Peaking in the Classroom

Zarin Mahmud, Staff Writer

French teacher and a maestro of the language, Benjamin Peak joined the Dulaney Foreign Language team two weeks into the beginning of the school year. The school did not expect him to take the language classes by storm and quickly flip the classroom structure, which he ever so seamlessly executed with his colleagues’ support. Peak has also begun supporting the French club to involve himself the best he can in the Dulaney community.

Peak, currently teaching all of the French classes in the building with over ten years of experience, holds a Bachelor’s and Master’s in French literature with a specialization in secondary education. He is also currently finishing up a Ph.D. in the same subject. 

Growing up immersed in French culture and language from the ripe age of eight has conditioned Peak to believe in lifelong learning and passing on this very skill to his students. 

“I’ve been learning, and I say learning because we are lifelong learners, I feel like, or at least we should be,” said Peak. 

Peak said “I want students to realize that every student is capable of learning a foreign language. Every student is a language person because we all learn how to communicate in one way or another…I want students to have fun and engage and be able to communicate as interaction is the biggest thing.”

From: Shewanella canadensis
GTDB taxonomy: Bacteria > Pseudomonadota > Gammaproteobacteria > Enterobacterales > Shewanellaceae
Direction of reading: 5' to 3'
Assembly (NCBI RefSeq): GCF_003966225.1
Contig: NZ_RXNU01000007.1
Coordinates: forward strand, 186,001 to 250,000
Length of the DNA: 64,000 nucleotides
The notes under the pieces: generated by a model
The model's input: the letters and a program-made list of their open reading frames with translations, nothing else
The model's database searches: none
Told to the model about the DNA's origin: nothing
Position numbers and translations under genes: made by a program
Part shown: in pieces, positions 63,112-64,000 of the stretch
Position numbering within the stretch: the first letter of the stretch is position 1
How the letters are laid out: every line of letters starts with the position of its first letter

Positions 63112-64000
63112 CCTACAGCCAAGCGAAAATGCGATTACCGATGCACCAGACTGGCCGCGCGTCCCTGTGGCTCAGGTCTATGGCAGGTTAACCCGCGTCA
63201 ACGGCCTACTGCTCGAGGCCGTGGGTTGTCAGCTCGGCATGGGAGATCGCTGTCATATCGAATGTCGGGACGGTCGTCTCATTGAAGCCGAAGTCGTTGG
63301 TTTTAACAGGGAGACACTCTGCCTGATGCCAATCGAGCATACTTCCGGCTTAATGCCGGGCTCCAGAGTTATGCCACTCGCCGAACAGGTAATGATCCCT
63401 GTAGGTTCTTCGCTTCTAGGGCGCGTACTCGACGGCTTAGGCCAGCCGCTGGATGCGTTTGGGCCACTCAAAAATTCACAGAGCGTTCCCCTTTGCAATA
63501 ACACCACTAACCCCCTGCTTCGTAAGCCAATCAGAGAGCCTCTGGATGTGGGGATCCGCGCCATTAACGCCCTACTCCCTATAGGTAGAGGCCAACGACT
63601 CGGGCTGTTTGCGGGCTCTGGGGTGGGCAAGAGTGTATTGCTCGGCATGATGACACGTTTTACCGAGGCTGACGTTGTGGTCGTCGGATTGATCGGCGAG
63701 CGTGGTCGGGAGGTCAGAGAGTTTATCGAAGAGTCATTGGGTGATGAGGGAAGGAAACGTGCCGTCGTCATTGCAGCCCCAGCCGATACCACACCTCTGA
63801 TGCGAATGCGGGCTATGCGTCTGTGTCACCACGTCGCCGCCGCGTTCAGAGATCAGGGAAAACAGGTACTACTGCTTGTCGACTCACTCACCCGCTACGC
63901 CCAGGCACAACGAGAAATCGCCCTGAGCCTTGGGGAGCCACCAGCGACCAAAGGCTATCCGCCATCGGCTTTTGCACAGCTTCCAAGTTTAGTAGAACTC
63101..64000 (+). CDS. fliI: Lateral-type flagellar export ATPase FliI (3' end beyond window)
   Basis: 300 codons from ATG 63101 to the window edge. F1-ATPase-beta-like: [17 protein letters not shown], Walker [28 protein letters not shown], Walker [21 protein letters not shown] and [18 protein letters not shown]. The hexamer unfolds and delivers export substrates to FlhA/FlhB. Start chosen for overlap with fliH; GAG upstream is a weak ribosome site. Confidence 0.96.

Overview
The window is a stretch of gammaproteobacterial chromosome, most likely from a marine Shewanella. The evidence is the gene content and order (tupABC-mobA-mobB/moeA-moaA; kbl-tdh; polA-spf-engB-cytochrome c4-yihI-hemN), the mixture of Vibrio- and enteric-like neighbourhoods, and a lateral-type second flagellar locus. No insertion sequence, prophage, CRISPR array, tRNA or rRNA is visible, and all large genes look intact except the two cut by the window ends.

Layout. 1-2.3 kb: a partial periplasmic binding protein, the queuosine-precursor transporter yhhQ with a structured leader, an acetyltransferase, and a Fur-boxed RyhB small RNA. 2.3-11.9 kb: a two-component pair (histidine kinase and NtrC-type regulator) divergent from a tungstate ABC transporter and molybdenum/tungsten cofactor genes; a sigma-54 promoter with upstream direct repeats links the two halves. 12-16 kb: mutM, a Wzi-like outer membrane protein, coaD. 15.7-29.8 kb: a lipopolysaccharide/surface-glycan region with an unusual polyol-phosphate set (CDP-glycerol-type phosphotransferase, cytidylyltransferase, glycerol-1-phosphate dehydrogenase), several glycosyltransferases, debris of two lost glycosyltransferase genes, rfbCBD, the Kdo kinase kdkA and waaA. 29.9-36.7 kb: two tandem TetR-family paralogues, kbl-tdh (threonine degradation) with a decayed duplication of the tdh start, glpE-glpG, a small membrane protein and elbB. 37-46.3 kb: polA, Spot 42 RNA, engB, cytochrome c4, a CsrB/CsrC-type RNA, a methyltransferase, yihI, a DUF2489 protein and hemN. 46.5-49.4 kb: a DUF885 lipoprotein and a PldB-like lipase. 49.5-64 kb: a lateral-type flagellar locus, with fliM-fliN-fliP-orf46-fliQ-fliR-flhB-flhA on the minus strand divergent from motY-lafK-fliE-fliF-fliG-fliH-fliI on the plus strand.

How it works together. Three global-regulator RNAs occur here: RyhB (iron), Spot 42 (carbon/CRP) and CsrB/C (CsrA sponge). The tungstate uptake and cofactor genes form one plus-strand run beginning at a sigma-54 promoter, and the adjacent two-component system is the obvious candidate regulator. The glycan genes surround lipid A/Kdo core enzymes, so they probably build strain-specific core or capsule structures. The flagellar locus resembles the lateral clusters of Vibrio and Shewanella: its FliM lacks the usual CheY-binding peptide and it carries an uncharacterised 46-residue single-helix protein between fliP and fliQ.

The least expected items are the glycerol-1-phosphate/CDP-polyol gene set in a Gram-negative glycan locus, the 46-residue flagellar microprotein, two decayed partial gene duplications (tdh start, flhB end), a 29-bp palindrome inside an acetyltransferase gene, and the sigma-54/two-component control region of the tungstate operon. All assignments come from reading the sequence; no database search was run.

Peak’s classroom is an interactive space where his students can play with the language and make mistakes to ultimately learn to interact, build bridges and connect with others.

“My job is not to be the expert in the class, my job is to be a guide. If I’m doing my job correctly, my classroom should be flipped. My students should have the opportunity to speak and my job is to guide them into learning,” said Peak. 

Citing the tough patch of quarantine, Peak notes that each teacher and each student is re-adjusting to a classroom environment. Peak is aiming to better his classes by restructuring them to include his student-centered teaching philosophy. 

“This is a beautiful opportunity to fit [my] model the best I can… And I’m not always successful, but I think we’re making good progress,” summarized Peak, establishing how much a teacher-student partnership thrives in his classroom. 

As he incorporates his forward-thinking curricula and structure into his classroom, Peak hopes he has joined Dulaney for the long run, to not only allow students to think meaningfully in French but to also help them be momentous and powerful members of a global community.